Iran and Belarus have ratified an annual plan for military cooperation during a high-profile meeting in Tehran on July 31, Tass and IRNA reported.
This formalisation of military cooperation between Iran and Belarus indicates an increasing alignment of geopolitical interests between two internationally sanctioned states, potentially complicating diplomatic tensions. As this pact takes place amidst escalating military activity near the Polish border, it raises concerns about regional stability. Furthermore, the undisclosed nature of the agreement's specifics creates a veil of opacity that could fuel apprehension among other nations.
Defence Ministers Mohammad Reza Ashtiani and Viktor Khrenin agreed on several not-publicly-released details as part of an agreement between the two countries.
This development comes amid Khrenin's official sojourn in the Iranian capital and the recent moves by Belarus and Russia to increase military close to the border of Poland.
Local media outlets reported that the two defence leaders had drafted a memorandum of understanding, along with a plan for military collaboration for the current year.
“Our countries are similar in this. We, like you, clearly and consistently defend our sovereignty and independence. We are united by our common positions on many topical international issues,” Viktor Khrenin was quoted as saying in a message on the Telegram channel of the Belarusian ministry.
The conversation between Ashtiani and Khrenin also encompassed discussions regarding their bilateral military collaboration's existing status and prospective growth.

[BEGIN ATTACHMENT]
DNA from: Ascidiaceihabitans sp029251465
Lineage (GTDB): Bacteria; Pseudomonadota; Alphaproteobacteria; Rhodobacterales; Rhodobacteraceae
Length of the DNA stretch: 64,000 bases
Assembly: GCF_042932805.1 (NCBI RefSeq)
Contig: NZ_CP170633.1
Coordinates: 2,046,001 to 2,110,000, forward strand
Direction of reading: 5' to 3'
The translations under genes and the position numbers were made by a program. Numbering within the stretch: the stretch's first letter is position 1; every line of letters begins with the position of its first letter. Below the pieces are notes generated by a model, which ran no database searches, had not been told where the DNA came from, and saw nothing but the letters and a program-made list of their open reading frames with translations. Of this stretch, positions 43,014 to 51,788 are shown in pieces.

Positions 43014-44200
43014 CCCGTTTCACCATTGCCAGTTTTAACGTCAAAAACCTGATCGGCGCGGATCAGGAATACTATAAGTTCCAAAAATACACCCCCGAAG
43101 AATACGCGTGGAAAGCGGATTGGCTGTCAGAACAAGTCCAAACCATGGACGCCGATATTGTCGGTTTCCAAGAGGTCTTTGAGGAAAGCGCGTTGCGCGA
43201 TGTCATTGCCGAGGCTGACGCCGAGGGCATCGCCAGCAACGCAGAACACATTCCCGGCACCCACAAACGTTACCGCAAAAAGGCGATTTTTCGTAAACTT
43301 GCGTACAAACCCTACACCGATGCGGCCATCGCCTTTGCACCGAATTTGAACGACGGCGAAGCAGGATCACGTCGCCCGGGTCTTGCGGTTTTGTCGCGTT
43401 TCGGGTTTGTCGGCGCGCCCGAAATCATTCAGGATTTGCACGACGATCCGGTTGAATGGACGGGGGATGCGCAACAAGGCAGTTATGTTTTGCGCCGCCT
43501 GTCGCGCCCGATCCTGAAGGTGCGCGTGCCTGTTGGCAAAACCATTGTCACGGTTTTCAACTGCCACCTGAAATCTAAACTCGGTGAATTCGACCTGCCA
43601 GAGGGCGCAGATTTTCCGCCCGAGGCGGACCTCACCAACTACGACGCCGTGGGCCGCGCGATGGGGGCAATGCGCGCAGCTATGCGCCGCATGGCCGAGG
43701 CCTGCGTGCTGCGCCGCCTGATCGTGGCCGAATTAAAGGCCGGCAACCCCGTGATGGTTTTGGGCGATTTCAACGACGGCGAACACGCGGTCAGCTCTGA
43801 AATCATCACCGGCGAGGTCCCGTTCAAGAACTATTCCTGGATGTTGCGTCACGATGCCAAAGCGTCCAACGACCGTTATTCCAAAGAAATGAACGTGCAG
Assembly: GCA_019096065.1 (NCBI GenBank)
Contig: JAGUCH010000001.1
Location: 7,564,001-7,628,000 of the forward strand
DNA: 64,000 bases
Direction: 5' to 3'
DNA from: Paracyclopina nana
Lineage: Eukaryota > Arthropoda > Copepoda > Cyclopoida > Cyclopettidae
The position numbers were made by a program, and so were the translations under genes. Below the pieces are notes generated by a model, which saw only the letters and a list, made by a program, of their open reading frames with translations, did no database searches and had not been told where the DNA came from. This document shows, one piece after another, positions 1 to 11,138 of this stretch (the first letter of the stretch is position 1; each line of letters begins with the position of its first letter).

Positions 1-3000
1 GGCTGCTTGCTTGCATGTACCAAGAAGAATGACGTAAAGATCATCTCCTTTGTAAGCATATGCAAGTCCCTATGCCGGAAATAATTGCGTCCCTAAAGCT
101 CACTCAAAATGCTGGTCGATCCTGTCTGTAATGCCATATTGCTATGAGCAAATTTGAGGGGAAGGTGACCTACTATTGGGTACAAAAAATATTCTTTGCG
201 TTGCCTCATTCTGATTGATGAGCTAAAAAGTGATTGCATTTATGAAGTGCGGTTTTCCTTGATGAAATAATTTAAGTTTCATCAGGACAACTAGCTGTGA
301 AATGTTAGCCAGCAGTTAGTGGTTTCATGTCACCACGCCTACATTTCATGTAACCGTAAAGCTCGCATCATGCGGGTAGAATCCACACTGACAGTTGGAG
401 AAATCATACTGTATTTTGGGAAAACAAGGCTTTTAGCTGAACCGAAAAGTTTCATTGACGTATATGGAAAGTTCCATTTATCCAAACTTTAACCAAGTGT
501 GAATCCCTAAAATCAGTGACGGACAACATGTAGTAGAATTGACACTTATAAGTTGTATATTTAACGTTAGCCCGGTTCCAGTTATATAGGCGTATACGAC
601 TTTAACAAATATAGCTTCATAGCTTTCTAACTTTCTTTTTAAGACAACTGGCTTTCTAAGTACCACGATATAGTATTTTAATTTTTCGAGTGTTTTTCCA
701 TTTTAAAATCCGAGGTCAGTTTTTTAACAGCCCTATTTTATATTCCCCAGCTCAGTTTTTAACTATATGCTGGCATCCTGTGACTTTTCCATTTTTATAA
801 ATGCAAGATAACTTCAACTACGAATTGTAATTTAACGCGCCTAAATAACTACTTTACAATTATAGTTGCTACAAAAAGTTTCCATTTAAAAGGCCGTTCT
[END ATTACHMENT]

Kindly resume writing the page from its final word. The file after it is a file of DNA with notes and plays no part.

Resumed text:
Consequent to the meeting, a memorandum of understanding was signed between the Defence Ministry of Belarus and Iran's Ministry of Defence and Support of the Armed Forces.
Additionally, a plan for bilateral military cooperation for the ongoing year was documented, as per statements from the press service.
In April, Iran's Mahan Air has launched a direct flight connecting Tehran with Belarusian capital Minsk, following an agreement struck between the countries' aviation authorities.
Direct flights have never before connected the countries’ capitals.
Earlier in March, Belarusian President Alexander Lukashenko arrived Tehran on an official visit to bolster relations between the two sanctioned states due to the ongoing war in Ukraine.
Several agreements were signed between the heads of both governments, with deals estimated up to $100mn during the trip, bne IntelliNews reported.
Last year, trade between Belarus and Iran reached a record high. In 2022, it amounted to $100mn, more than three times higher than in 2021 ($33mn). The volume of Belarusian exports to Iran exceeded $81mn, having increased sixfold. Belarus mainly supplies Iran with potash fertilisers, timber and synthetic fibres and imports food products from Iran.